-the world as I see it
If you’ve ever been to Lisbon, you would most definitely have spent quite a bit of your time downtown in the Baixa area – the neighbourhood with historical buildings, narrow streets and alleyways exuding an old world, grungy charm. This post tells you a little something about the buildings in the Baixa area and sheds some light on why they were built that way.
The buildings in the Baixa area are aligned in quarters with shared walls. These buildings were built in the aftermath of the massive earthquake and the ensuing tsunami that rocked Lisbon in 1755 . The tsunami wiped out the entire downtown area, which was why the king commissioned the then Prime Minister, Marques de Pombal, to rebuild the place keeping two things in mind – the city had to get back on its feet quickly and the new constructions had to possess seismic resistance. Pombal and his team of engineers came up with a plan for these new seismically resistant buildings (which came to be known as Pombalino buildings) and which are now found all over the Baixa area. Typically, the only openings in the ground floor of these buildings are doors while the first floor mostly has doors with balconies. In the floors above, openings are in the form of windows only. There are roof openings as well, which could be doors or windows.
Since the area on which the buildings are built lies very close to the river Tagus, the buildings were given a wooden pile foundation extending through the layer of alluvial soil. Between the ground floor and the first floor, a system of arches or vaults, together with solid walls and columns was used. This system blocked off any possible spread of fire to the rest of the superstructure. The storeys above were composed of timber frames and masonry walls. The three-dimensional timber frame structure of the building is like a cage which is why it gets its name ‘gaiola.’ The gaiola forms the major load resistance mechanism.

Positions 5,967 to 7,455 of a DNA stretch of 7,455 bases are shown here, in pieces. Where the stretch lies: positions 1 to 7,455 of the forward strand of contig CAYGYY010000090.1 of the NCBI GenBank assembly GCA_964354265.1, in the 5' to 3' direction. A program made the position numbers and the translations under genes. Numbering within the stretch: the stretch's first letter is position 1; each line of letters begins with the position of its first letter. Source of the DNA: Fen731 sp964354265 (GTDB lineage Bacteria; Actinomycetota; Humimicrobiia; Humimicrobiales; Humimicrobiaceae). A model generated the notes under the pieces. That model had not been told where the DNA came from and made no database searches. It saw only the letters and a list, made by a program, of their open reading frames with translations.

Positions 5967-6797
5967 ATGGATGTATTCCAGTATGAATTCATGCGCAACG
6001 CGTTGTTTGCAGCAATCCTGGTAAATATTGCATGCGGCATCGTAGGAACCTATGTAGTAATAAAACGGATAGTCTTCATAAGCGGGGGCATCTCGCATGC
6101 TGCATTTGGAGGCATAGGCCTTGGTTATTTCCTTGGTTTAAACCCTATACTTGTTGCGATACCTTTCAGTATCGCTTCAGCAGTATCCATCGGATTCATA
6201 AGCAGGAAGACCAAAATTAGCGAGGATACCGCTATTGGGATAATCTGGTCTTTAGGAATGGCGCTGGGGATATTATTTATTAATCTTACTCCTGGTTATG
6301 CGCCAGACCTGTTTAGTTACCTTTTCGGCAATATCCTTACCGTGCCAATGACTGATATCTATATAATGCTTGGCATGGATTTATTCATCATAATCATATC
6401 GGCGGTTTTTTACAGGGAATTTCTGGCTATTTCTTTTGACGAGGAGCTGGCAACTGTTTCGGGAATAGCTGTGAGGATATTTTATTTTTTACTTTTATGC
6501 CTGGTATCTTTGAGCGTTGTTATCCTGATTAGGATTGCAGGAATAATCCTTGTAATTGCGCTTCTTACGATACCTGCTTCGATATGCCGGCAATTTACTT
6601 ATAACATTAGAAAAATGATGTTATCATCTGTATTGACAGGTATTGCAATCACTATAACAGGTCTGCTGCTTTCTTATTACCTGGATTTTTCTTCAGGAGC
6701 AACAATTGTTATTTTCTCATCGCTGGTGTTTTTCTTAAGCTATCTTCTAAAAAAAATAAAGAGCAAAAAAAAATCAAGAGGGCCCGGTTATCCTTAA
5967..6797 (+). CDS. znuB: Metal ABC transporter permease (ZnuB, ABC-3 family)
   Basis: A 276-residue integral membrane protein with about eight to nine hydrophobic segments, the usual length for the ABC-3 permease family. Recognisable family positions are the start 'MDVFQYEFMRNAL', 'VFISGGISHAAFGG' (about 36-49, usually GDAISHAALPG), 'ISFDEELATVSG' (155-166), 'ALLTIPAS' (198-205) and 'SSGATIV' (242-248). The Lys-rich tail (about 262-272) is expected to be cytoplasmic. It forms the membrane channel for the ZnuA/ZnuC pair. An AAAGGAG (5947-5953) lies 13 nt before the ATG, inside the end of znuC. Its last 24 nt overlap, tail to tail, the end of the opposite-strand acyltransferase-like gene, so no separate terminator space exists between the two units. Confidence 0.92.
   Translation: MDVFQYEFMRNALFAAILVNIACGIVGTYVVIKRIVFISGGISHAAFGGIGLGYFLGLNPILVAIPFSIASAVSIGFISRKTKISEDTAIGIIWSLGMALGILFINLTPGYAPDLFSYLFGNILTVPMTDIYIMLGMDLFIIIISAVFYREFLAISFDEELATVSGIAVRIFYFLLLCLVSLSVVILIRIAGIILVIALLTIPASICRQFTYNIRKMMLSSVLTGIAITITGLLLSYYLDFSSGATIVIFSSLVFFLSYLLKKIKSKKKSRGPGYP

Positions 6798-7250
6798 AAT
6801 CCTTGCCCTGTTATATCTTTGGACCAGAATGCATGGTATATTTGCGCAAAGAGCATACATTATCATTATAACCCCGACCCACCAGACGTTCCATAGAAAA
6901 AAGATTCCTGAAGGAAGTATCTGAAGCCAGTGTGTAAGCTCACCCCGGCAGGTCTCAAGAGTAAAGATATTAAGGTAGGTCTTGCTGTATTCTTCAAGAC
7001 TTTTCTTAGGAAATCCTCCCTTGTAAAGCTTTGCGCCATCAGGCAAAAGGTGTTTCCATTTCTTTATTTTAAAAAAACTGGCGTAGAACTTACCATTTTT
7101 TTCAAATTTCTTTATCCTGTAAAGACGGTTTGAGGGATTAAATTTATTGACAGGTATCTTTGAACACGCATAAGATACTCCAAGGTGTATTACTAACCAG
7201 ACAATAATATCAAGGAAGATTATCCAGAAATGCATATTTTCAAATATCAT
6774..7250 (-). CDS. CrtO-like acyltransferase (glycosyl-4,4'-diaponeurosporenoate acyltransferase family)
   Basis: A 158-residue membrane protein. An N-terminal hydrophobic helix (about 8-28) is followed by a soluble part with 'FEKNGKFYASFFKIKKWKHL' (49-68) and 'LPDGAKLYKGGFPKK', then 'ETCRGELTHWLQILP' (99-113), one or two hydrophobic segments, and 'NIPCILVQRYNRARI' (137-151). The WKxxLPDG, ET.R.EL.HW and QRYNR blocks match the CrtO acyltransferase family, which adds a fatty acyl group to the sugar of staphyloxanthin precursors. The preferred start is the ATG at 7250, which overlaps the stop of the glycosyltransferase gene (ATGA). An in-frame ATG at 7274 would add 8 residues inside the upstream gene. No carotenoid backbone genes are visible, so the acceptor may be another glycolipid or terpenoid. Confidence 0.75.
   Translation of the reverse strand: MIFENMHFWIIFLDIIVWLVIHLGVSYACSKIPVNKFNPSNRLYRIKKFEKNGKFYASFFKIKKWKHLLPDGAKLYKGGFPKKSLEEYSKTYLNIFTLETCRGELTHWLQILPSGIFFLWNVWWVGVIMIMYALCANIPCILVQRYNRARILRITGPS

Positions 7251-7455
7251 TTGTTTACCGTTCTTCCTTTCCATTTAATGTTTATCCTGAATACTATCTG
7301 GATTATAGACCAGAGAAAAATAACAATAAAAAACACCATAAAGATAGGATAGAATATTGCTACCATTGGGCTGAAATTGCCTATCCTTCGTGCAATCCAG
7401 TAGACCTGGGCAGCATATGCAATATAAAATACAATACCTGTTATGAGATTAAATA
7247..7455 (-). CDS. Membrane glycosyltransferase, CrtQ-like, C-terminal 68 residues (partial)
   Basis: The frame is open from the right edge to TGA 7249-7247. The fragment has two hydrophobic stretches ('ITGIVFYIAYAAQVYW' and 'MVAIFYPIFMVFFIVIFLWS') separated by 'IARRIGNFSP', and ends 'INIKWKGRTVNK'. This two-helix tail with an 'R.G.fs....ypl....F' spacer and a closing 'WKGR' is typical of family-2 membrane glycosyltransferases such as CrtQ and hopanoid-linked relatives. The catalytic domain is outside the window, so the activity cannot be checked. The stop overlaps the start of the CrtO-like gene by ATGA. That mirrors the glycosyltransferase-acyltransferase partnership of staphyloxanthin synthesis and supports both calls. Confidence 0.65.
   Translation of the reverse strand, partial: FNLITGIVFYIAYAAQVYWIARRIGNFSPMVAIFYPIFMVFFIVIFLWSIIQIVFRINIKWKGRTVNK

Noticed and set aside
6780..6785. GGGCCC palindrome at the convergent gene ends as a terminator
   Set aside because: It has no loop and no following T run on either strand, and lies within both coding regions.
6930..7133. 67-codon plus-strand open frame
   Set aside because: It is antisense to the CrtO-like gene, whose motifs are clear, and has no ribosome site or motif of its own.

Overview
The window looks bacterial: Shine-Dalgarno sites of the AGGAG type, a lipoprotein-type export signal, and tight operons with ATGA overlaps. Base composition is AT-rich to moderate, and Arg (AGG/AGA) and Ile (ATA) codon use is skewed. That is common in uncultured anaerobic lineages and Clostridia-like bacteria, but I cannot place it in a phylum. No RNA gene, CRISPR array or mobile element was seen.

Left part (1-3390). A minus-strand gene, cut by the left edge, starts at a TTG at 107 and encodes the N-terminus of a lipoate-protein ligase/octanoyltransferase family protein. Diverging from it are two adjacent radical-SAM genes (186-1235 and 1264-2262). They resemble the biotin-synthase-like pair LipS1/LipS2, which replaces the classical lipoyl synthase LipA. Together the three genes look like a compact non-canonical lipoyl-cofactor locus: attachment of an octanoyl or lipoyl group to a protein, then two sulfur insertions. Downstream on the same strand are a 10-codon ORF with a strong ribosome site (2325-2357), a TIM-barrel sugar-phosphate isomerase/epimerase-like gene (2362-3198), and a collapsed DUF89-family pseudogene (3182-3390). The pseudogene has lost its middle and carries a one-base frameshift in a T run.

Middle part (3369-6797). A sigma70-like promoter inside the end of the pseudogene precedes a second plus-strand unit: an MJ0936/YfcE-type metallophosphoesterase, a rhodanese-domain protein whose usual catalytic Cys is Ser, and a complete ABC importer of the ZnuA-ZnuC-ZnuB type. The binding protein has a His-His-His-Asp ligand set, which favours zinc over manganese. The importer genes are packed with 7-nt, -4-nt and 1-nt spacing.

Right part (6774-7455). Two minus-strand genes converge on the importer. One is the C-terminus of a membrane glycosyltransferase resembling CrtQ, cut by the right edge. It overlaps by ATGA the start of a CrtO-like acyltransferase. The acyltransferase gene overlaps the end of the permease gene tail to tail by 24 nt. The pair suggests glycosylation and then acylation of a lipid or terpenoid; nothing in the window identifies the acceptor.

When originally built, the ground floor of the buildings was meant for commercial use and the upper floors were supposed to be residential. However a lot of the buildings have now been occupied by banks,companies and hostels. The hostel ‘Rossio’ and the ‘Good Morning’ hostel are Pombalino buildings and it is even possible to see the exposed timber framework walls in their foyers.
The Pombalino buildings are an integral part of Lisbon’s architectural heritage and hence need to be maintained and preserved. They are also one of the foremost examples of seismically resistant earthquake constructions in Europe. Unfortunately many of these buildings have fallen into disrepair. Many researchers across Portugal are studying the Pombalino buildings and their components in an effort to design appropriate and non-invasive strengthening and retrofitting interventions for these historic structures.
I tried to restrict myself from being too technical in this post. So if you are interested in knowing more about this construction system from a structural engineering point of view, you can read the entry in the World Housing Encyclopedia.